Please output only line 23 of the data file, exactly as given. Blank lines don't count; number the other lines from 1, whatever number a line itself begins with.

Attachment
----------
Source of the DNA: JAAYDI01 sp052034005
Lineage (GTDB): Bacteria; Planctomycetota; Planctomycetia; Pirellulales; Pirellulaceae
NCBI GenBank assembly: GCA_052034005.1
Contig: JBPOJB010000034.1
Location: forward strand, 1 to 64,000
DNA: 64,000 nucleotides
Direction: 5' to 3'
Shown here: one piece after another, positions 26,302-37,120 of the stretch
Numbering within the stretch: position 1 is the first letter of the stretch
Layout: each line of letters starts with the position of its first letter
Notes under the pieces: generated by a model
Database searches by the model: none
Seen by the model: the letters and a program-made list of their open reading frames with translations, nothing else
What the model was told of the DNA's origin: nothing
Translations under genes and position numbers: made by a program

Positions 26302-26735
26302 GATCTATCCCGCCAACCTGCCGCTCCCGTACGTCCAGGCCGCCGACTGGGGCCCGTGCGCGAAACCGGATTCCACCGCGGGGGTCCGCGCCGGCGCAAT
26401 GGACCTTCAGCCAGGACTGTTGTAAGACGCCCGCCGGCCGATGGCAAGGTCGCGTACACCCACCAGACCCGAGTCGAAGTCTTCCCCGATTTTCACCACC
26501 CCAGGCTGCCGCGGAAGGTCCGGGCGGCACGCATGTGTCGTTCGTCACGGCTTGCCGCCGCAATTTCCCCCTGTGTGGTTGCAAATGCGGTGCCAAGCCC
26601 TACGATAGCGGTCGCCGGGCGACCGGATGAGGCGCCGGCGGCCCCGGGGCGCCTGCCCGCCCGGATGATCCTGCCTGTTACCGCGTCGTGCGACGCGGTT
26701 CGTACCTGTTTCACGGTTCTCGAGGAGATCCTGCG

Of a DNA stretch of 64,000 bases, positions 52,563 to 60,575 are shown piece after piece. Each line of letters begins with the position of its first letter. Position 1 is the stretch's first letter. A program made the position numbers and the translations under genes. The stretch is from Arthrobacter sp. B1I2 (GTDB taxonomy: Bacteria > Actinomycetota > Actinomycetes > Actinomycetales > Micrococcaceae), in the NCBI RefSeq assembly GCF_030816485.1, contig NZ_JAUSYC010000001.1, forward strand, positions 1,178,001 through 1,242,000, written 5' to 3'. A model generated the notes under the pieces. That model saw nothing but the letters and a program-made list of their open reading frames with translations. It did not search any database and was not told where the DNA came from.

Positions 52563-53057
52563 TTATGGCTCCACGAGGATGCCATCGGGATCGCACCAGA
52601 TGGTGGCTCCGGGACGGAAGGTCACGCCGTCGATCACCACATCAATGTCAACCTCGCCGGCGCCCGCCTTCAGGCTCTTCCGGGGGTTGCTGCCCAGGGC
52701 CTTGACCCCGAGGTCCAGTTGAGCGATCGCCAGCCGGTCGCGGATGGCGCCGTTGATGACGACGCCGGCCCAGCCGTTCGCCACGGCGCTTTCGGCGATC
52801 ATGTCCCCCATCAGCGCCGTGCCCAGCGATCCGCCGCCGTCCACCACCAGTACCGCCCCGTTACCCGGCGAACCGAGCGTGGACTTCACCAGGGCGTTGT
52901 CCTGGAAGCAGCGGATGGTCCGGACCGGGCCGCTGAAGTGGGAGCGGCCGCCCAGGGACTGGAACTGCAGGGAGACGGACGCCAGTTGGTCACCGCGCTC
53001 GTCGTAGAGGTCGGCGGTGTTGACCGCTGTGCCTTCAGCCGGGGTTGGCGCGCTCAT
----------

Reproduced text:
Positions 52563-53057